Among the most critical limitations of deep learning NLP models are their lack of interpretability, and their reliance on spurious correlations. Prior work proposed various approaches to interpreting the black-box models to unveil the spurious correlations, but the research was primarily used in human-computer interaction scenarios. It still remains underexplored whether or how such model interpretations can be used to automatically “unlearn” confounding features. In this work, we propose influence tuning—a procedure that leverages model interpretations to update the model parameters towards a plausible interpretation (rather than an interpretation that relies on spurious patterns in the data) in addition to learning to predict the task labels. We show that in a controlled setup, influence tuning can help deconfounding the model from spurious patterns in data, significantly outperforming baseline methods that use adversarial training.
We present a novel technique for zero-shot paraphrase generation. The key contribution is an end-to-end multilingual paraphrasing model that is trained using translated parallel corpora to generate paraphrases into “meaning spaces” – replacing the final softmax layer with word embeddings. This architectural modification, plus a training procedure that incorporates an autoencoding objective, enables effective parameter sharing across languages for more fluent monolingual rewriting, and facilitates fluency and diversity in the generated outputs. Our continuous-output paraphrase generation models outperform zero-shot paraphrasing baselines when evaluated on two languages using a battery of computational metrics as well as in human assessment.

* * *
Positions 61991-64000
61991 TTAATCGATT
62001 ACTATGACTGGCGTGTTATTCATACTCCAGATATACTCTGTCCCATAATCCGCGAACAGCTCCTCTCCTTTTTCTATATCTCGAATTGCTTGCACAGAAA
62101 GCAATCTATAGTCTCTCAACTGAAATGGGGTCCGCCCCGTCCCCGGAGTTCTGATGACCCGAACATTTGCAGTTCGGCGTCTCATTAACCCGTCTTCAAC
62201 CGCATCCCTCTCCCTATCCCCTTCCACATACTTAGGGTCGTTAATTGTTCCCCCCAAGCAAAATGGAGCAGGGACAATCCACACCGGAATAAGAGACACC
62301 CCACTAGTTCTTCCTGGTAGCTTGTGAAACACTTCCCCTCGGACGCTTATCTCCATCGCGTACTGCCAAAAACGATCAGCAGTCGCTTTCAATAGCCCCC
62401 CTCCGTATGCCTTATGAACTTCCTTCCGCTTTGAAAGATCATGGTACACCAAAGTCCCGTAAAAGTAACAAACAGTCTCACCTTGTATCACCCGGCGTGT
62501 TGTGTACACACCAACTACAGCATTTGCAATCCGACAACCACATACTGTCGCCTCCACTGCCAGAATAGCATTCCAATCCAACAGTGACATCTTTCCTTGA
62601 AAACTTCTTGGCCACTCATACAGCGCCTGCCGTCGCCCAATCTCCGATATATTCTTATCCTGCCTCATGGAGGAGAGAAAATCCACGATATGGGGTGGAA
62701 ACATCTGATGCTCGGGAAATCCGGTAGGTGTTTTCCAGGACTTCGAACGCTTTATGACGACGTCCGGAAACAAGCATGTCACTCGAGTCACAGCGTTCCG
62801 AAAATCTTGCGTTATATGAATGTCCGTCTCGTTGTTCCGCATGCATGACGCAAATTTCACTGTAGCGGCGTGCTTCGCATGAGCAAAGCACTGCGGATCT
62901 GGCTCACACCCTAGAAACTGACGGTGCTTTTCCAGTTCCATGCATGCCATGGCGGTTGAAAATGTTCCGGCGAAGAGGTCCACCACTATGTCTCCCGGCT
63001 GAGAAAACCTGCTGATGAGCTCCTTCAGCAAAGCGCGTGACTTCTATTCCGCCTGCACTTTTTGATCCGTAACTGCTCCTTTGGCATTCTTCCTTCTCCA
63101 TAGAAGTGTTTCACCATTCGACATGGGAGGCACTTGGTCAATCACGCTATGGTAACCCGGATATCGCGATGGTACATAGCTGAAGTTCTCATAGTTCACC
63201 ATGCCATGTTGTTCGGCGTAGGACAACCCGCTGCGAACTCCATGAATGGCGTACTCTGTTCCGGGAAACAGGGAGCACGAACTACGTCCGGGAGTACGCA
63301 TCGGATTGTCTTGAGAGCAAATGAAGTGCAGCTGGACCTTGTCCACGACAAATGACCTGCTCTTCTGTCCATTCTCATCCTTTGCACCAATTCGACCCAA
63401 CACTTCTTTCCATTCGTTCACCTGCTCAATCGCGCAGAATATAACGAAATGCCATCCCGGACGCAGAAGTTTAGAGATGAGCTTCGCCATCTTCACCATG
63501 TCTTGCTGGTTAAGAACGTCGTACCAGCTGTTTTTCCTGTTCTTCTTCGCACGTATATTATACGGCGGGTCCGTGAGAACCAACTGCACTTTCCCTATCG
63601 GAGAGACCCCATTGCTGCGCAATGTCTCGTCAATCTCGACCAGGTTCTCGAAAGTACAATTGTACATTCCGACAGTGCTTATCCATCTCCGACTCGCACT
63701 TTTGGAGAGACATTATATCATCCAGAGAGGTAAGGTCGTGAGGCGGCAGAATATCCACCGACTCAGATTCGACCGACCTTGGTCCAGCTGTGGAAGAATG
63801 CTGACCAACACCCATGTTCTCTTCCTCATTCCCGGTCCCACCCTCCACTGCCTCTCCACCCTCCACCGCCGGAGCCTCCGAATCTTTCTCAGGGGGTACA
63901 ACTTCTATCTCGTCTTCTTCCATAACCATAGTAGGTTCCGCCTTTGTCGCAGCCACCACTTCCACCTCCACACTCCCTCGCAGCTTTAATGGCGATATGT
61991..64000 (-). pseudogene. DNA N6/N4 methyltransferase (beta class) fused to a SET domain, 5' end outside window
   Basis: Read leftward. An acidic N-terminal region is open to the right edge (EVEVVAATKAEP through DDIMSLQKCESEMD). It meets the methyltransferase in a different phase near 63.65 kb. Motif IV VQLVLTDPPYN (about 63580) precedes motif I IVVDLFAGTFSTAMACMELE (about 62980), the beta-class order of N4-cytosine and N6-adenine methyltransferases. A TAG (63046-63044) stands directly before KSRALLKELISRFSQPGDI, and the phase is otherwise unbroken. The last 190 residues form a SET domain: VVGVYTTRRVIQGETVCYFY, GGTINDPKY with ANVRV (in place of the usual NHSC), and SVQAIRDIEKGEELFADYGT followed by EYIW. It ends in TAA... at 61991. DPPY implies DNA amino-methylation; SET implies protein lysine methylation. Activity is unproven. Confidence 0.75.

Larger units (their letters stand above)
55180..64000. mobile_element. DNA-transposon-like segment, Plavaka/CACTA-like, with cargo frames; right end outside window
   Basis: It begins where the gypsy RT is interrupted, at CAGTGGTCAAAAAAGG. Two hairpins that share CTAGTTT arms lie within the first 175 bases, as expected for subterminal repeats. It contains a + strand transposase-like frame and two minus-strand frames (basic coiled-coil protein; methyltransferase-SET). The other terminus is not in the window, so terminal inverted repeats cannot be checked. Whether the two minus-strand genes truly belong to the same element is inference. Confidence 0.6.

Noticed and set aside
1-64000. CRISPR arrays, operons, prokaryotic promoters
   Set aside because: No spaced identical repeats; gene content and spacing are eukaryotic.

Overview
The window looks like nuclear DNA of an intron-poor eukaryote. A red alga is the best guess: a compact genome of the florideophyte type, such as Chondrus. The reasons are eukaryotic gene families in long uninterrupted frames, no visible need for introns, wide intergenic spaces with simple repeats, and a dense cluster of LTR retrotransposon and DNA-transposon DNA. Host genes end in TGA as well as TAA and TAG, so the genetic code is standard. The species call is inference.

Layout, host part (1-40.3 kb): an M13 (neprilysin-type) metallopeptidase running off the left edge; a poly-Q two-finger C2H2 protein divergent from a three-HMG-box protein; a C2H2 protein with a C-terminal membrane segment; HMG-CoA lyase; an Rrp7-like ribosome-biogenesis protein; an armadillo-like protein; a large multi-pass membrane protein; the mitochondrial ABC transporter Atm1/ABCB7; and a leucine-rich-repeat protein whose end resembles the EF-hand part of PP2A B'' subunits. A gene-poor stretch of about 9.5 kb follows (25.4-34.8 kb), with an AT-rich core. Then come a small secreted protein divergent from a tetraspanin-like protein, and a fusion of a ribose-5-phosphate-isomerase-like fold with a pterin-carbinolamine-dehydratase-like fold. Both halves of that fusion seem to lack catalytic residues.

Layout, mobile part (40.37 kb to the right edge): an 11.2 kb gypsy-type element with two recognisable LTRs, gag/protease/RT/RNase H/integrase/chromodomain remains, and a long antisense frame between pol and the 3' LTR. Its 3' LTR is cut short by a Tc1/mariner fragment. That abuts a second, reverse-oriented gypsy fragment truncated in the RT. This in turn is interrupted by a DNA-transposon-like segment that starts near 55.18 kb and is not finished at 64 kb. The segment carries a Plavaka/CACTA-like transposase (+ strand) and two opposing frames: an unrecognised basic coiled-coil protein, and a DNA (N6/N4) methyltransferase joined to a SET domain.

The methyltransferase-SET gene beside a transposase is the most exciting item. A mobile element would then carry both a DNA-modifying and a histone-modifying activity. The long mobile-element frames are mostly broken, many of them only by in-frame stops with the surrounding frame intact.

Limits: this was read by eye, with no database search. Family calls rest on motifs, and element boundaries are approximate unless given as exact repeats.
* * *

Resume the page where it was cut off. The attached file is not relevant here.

Despite inextricable ties between race and language, little work has considered race in NLP research and development. In this work, we survey 79 papers from the ACL anthology that mention race. These papers reveal various types of race-related bias in all stages of NLP model development, highlighting the need for proactive consideration of how NLP systems can uphold racial hierarchies. However, persistent gaps in research on race and NLP remain: race has been siloed as a niche topic and remains ignored in many NLP tasks; most work operationalizes race as a fixed single-dimensional variable with a ground-truth label, which risks reinforcing differences produced by historical racism; and the voices of historically marginalized people are nearly absent in NLP literature. By identifying where and how NLP literature has and has not considered race, especially in comparison to related fields, our work calls for inclusion and racial justice in NLP research practices.